Enter the catechins (pun unintended). Not only are they top-notch antioxidants, but they can also cross BBB with ease to reach the brain and work their magic.
Memory Loss, Dementias, and Alzheimer’s Disease
Dementia or memory loss is not a single disease. There are many types of dementias caused by abnormal brain changes. They usually involve some kind of memory loss as well as reduction in the thinking skills.
But every minor memory problem is not a dementia. For example, if you forget a few things, it does not mean you have disease. As long as it does not cause serious problems in everyday life, you are fine.
The most common type of dementia (seventy percent of the cases) is the Alzheimer’s disease. It differs from other dementias in the sense that it is progressive and its symptoms worsen over time.
The most common early symptom of Alzheimer’s is trouble remembering new information because the disease typically first impacts the part of the brain associated with learning. As Alzheimer’s advances, symptoms get more severe and include disorientation, confusion and behaviour changes. Eventually, speaking, swallowing, and walking become difficult.
How Does Alzheimer’s Disease Develop?
Science does not fully understand how Alzheimer’s develops. However, there are many hints to what is happening from observing various correlations. For example, improper glucose metabolism, poor blood supply, etc.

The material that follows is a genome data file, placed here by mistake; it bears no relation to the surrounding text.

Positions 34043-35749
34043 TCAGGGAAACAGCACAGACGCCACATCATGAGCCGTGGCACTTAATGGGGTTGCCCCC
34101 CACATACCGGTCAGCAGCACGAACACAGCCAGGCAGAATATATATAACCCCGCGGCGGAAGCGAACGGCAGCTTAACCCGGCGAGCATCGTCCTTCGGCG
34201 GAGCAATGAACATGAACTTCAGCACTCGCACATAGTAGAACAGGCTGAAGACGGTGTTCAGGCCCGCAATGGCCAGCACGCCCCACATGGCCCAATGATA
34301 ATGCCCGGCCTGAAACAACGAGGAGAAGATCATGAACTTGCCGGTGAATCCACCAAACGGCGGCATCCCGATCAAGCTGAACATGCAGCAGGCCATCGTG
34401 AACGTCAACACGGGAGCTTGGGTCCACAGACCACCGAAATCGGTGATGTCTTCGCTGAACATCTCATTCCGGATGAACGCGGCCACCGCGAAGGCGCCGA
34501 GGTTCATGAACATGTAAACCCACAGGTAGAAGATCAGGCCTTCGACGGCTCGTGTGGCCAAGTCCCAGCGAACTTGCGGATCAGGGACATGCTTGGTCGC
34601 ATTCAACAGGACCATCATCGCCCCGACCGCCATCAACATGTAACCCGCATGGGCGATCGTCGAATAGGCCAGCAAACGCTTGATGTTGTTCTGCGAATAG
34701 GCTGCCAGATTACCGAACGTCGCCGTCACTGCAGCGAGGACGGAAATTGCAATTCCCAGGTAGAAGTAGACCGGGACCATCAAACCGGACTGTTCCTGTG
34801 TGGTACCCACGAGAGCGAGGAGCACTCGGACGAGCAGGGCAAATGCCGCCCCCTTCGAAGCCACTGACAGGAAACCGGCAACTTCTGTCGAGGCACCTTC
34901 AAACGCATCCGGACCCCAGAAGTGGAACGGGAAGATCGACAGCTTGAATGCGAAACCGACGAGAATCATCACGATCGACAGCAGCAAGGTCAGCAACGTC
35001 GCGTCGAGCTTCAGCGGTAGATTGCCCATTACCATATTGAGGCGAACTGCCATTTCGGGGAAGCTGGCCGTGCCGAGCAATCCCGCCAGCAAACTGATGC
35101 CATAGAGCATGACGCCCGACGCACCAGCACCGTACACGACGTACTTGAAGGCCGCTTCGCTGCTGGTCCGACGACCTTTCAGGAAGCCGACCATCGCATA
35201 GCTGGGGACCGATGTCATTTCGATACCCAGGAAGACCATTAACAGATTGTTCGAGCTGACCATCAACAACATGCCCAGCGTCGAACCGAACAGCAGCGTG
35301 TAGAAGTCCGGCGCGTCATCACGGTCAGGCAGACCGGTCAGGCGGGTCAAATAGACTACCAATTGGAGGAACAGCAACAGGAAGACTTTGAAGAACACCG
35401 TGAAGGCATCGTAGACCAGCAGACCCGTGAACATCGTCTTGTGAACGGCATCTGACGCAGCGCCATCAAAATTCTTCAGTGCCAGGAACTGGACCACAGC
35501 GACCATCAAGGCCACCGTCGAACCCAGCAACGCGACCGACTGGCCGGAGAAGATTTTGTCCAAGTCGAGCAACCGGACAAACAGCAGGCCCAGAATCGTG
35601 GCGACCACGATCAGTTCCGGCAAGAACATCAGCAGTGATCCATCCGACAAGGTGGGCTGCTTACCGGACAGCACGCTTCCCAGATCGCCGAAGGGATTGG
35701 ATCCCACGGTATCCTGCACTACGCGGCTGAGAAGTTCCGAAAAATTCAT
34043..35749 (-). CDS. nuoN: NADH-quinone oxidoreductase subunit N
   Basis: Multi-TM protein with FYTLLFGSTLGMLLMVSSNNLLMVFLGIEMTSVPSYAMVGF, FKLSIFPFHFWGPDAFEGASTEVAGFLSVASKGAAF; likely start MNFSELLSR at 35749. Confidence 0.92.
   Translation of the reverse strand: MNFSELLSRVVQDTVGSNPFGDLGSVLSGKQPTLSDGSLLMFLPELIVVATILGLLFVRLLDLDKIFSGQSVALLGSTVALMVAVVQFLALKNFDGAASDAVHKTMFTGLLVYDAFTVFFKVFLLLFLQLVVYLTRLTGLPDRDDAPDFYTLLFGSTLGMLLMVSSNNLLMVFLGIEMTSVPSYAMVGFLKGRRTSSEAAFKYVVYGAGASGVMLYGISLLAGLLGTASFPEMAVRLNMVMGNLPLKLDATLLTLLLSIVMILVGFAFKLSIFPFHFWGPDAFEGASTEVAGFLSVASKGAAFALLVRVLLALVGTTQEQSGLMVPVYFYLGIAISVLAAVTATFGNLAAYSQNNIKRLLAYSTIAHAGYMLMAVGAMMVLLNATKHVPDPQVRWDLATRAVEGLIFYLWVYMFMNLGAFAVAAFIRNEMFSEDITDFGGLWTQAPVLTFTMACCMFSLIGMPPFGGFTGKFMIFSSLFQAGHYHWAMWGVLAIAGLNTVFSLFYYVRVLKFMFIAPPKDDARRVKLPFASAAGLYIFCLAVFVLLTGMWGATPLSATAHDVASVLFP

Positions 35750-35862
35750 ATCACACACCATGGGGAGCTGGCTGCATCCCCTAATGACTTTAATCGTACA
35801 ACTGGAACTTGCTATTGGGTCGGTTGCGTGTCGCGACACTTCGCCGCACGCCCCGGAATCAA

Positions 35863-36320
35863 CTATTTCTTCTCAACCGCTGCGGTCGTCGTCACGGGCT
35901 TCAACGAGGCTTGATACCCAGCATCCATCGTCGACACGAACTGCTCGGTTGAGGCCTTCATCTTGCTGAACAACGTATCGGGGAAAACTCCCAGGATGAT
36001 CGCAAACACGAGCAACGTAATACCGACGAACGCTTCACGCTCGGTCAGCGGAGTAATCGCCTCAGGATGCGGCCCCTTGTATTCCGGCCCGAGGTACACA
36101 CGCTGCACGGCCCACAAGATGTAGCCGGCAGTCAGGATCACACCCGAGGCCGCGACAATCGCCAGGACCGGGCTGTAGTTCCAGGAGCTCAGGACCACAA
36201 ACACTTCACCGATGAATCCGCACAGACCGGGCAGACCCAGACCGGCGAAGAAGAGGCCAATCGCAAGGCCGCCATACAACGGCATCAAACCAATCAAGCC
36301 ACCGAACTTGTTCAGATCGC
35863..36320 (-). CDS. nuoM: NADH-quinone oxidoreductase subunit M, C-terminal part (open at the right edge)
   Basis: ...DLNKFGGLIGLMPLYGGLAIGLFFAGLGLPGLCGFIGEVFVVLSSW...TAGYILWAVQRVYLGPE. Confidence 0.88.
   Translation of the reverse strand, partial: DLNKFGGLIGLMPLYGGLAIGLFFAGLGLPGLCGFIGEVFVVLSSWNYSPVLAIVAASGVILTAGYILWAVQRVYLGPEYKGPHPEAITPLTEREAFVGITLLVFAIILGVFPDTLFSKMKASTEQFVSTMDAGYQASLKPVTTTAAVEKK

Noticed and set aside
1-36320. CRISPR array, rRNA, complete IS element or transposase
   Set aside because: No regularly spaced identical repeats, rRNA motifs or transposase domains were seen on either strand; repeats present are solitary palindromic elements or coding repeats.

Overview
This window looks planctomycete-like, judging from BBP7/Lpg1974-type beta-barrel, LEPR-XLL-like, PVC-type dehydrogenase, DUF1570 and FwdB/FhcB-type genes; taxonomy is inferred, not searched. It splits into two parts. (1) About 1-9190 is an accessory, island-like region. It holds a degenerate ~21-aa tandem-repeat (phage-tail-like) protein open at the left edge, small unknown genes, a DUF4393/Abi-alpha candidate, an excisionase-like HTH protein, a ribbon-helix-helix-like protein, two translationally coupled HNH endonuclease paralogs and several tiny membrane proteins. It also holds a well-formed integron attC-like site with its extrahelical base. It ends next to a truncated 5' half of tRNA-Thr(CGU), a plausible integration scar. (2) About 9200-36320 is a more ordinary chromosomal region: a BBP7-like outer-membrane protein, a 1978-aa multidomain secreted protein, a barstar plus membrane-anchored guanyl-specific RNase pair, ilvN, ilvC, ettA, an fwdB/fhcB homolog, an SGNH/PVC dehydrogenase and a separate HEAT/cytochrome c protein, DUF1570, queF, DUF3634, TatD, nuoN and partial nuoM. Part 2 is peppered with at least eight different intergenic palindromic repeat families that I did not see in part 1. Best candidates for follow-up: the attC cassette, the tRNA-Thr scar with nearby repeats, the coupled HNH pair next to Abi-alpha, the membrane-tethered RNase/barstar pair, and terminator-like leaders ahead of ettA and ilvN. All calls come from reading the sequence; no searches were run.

Without going into technical details, the most widely accepted reason is inadequate clearing of waste products generated in brain functioning. And the most common reason for this failure is neuroinflammation—the toxic environment caused by harmful oxidative processes in brain cells. The inflammatory compounds produced in such processes lead to malfunction in the cells that clean the brain.
Conditions such as Alzheimer’s take at least fifteen years before you can see their symptoms. Some new research claims that brain changes may start as early as 34 years before you see the symptoms. That means, we have enough time to act in a preventive manner.
Catechins in Preventing Alzheimer’s
There are many studies that show the benefit of green tea on memory loss and Alzheimer’s. The exact mechanisms are still not understood. But the scientists think there are four possible ways it could be happening. Green tea catechins:
- Prevent oxidative damage through its antioxidant mechanisms;
- Reduce the production of toxic neuroinflammatory chemicals;